Your First Novel Sucks (And Two Traits That Will Make You a Better Writer)

Dear Shaunta,
How do I know if the novel I’m writing is any good? I don’t want to spend all this time writing a book and have it turn out to be a flop.
Love, lots of Ninja Writers

Hey, Ninja Writers!

Okay. I’m going to be very honest with you here. And I’ll tell you up front that if you make it all the way to the end of this answer without throwing up your arms and deciding to just go be a — whatever your Plan B is — then you’ve got one of the most important traits a writer needs to be succcessful.

I’ll tell you what that trait is at the end. (Actually it’ll be two traits.)

So let’s start with the honesty. If you’re writing the first draft of your first novel — it sucks. It’s bad. It is.

“People think that writing is writing, but actually writing is editing. Otherwise, you’re just taking notes.”
— Chris Abani

Writing is editing. Editing is what makes the difference between someone who wants to be a writer and someone who is. You have to be willing to get the first draft down and then polish it and polish it and rework it and revise it until it’s as good as you can make it.

And then? And then you have to be willing to take what you learned on that first book (the drafting and the editing) and apply it to your second book. And write it. And edit it.

And then? And then you have to willing to take what you learned on that second book (the drafting and the editing) and apply it to your third book. And write it. And edit it.

And then?

Do you see a pattern here?

Chances are excellent that your first book will not sell. That it will live it’s entire life in a file on your hard drive or maybe in a binder or a box somewhere.

Your first book’s job, probably, is to teach you how to be a better writer. That’s it. It’s job is not to make you a phenom that makes other writers feel like losers. It’s job is not to make you rich or famous. It’s job is not to prove your brilliance to the world.

Trust me, if you’re that writer, you’ll know. You won’t be asking this question.

Your first book’s job is to make you a better writer for your second book.

Some people are born storytellers. Some of those people spend their early years absorbing stories and learning the art of telling them via osmosis. And some of those people come up with the right story at the right time early on.

Maybe they don’t need four or five trunked books before they get to one that sells. It’s still highly unlikely that what you’ve read and fallen in love with is their first draft. And if you could read that first draft, it’s just as highly likely that you’d see it’s a stinker.

Every published novel represents a writer who stuck with their story through the stinky first draft, edited it, and probably wrote at least one and probably more than one book before they wrote the masterpiece you’ve fallen in love with.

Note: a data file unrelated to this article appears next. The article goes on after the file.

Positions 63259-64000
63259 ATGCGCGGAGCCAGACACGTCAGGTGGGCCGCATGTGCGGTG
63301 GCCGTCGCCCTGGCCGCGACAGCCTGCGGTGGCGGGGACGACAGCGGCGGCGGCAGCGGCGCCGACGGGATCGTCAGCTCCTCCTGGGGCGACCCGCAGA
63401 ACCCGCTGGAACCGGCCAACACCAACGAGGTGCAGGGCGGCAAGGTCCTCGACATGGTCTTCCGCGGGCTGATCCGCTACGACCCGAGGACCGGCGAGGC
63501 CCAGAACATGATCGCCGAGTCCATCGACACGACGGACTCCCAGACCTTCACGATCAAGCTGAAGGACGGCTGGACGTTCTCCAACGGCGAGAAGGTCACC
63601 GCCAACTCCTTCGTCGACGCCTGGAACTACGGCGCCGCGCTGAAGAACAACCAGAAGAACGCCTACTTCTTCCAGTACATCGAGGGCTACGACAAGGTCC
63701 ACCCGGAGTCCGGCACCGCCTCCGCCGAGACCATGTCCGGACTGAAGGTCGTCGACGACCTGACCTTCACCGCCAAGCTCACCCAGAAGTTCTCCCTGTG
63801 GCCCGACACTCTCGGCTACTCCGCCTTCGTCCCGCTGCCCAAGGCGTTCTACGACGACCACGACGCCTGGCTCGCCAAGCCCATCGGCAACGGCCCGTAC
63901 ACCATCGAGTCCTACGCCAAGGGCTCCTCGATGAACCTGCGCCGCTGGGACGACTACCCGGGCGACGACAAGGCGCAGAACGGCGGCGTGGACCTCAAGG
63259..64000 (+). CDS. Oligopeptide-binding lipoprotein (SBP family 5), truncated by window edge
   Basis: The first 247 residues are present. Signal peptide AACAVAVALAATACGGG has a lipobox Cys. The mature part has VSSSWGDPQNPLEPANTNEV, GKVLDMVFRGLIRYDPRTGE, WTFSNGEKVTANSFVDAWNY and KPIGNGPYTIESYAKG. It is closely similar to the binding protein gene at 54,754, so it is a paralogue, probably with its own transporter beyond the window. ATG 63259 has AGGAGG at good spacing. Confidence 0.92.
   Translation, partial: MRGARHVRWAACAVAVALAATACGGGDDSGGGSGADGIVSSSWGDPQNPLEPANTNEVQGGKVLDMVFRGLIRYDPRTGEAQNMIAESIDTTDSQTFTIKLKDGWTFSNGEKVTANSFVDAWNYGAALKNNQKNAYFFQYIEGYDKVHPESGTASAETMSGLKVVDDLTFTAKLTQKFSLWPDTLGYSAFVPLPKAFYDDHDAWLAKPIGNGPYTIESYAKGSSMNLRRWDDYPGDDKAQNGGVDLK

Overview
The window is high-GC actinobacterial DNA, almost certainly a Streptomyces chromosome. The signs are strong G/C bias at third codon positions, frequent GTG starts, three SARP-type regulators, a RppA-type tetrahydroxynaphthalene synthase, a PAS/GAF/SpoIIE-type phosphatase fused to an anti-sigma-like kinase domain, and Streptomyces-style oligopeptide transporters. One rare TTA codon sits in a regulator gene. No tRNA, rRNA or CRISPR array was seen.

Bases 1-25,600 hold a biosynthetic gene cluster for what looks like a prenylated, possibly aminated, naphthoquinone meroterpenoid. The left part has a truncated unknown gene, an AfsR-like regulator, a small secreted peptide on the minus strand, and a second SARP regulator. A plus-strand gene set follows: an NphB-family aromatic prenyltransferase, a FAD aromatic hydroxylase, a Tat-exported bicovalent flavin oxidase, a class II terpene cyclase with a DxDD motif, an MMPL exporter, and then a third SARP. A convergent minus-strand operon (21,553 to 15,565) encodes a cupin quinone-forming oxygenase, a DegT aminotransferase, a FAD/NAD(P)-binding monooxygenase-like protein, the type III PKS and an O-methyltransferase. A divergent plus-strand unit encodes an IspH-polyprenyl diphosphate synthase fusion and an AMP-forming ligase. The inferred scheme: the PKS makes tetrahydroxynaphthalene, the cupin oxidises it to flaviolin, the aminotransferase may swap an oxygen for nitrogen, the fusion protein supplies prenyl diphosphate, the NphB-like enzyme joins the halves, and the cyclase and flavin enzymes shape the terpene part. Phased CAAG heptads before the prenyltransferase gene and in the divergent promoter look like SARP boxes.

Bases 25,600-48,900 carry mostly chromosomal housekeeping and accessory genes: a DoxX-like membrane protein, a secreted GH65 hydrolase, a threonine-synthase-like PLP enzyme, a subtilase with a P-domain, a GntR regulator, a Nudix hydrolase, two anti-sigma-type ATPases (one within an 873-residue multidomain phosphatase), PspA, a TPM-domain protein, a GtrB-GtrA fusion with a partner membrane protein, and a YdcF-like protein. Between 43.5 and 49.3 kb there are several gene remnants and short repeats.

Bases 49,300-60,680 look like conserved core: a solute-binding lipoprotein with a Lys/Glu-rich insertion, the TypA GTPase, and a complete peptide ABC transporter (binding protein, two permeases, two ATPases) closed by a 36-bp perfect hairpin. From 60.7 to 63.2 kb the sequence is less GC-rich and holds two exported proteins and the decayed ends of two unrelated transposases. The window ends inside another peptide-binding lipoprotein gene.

So — yes, Virginia, your first novel probably sucks. But you can make it suck less with editing. And even if it’s not the one that sells, you can learn from it and write a better next book.

Here are those two traits I promised you.

Grit

If you made it all the way through to this point without telling me to go jump off a bridge because your first novel is amazing and it’s going to make you famous, then you’ve got something that will serve you very well as you do the work of becoming a writer.

grit 
/ɡrit/
noun
Courage and resolve; strength of character.

If you want to be a writer, you have to have the grit required to keep writing (and editing) even without proof that it will ever pay off. You have to have the ability to do the work it takes to become a writer. That means writing. A lot. It means writing novels that aren’t good or aren’t good enough, so that you can learn to be better.

To succeed as a writer, you have to have the grit to write your second book.

And it means being willing to accept that the learning curve is real and that you probably aren’t going to be that one writer who is brilliant from word one.

Curiosity

And if you made it this far, then you were probably curious to know what these traits were and whether or not you really have them. Even if you skipped all the way down and missed the anti-pep talk about how your first book really does suck, your curiosity will serve you well.

cu·ri·os·i·ty
/ˌkyo͝orēˈäsədē/
noun
A strong desire to know or learn something.

If you have it in you to be curious enough to see this thing through the writing and editing of however many books it takes, then you’ve got a trait that sets you apart.

Love,
Shaunta


Here’s my secret weapon for sticking with whatever your thing is.

Shaunta Grimes is a writer and teacher. She lives in Reno with her husband, three superstar kids, and a yellow rescue dog named Maybelline Scout. She’s on Twitter @shauntagrimes and is the author of Viral Nation and Rebel Nation and the upcoming novel The Astonishing Maybe. She is the original Ninja Writer.